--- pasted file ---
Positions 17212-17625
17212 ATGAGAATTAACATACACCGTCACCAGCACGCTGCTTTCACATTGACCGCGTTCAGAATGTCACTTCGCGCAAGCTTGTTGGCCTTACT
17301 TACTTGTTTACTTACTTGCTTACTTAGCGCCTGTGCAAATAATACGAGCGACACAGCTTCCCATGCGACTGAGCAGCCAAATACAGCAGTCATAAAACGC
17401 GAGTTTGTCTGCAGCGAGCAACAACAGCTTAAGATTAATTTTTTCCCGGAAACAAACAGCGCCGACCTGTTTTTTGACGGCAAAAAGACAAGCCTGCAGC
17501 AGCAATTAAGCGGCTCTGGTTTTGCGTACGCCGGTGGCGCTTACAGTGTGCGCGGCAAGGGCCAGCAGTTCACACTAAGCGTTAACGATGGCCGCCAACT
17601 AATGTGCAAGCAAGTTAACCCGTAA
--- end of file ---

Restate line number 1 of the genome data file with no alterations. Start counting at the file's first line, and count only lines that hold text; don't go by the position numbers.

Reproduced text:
Positions 17212-17625